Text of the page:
Special education teachers understand the importance of personalizing their approach in the classroom to meet the individual needs of each student. A special education classroom may contain students of widely varying ages and disabilities. A one-size-fits-all does not work for the special education teacher. With that in mind, it’s easy to understand the importance of developing an IEP that fits the student perfectly, moving toward the most successful outcome for the student.

I love exploring new ideas designed to help special education instructors meet the individual needs of their students. I believe strongly that the best resource special education teachers have is each other! If you have some ideas for personalization techniques you use for IEPs that you believe would be helpful for the special education community at large, please share them with me! I also am available to answer questions you may have. Please email me or add comments here!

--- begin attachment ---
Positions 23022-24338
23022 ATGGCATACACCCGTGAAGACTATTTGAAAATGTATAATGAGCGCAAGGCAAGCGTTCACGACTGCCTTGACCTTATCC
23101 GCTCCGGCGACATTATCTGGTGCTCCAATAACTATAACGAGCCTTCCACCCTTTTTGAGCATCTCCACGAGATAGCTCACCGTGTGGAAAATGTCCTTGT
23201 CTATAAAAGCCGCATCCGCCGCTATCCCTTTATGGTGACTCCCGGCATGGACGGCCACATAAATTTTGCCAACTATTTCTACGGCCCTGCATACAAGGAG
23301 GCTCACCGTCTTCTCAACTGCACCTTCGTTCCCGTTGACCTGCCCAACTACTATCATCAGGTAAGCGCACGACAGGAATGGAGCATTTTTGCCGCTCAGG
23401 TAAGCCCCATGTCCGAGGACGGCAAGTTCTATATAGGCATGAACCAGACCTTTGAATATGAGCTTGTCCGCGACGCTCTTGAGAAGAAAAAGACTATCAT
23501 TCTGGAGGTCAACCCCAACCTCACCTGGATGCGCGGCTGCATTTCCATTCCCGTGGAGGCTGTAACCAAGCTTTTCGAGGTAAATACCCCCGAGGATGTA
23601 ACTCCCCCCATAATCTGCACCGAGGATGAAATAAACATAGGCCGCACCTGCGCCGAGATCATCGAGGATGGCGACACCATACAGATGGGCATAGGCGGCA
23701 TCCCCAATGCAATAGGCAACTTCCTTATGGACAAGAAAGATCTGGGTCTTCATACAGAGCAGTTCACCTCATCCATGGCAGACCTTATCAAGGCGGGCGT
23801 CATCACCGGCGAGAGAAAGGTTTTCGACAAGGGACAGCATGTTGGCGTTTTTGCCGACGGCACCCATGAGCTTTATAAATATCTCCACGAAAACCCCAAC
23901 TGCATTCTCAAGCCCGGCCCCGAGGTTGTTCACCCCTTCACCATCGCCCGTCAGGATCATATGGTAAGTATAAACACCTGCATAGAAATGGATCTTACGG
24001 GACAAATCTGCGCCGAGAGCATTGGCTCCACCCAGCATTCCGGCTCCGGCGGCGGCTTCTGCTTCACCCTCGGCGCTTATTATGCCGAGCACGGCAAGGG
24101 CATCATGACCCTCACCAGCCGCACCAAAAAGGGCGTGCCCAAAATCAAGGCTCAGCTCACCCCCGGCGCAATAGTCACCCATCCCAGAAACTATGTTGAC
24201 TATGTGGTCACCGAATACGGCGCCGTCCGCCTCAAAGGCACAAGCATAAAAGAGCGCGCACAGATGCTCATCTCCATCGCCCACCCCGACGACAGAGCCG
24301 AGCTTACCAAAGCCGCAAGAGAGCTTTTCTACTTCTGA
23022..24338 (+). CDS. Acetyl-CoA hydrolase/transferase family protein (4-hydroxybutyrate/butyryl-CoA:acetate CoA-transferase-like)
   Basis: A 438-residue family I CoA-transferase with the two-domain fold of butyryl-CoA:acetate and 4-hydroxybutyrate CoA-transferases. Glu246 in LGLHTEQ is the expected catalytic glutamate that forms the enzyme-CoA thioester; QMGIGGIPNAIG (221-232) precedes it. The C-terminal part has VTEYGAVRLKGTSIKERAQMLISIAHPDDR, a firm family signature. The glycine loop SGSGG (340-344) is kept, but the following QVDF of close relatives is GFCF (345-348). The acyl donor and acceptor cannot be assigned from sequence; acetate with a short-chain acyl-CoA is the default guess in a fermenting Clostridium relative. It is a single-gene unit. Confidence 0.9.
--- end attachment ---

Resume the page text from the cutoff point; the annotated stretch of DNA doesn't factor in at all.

About the author

Emily Cummings

I am a mom of two crazy, amazing, independent, little feminists. They bring so much light to my life and a lot less sleep. Since becoming a mother and increasingly in the last year, I have witnessed parents struggling to connect with their child's special education team with no success. I have become more aware of the gaps in our public school system and how parents may benefit from empowerment and advocacy tools.

My work experiences range from a juvenile detention center to an autism specialist in the Issaquah School District and a special education teacher in a self-contained program in the Lake Washington School District. My master's in teaching focused on special education and behavioral disorders from Seattle Pacific University. I completed my BCBA coursework from Montana State University.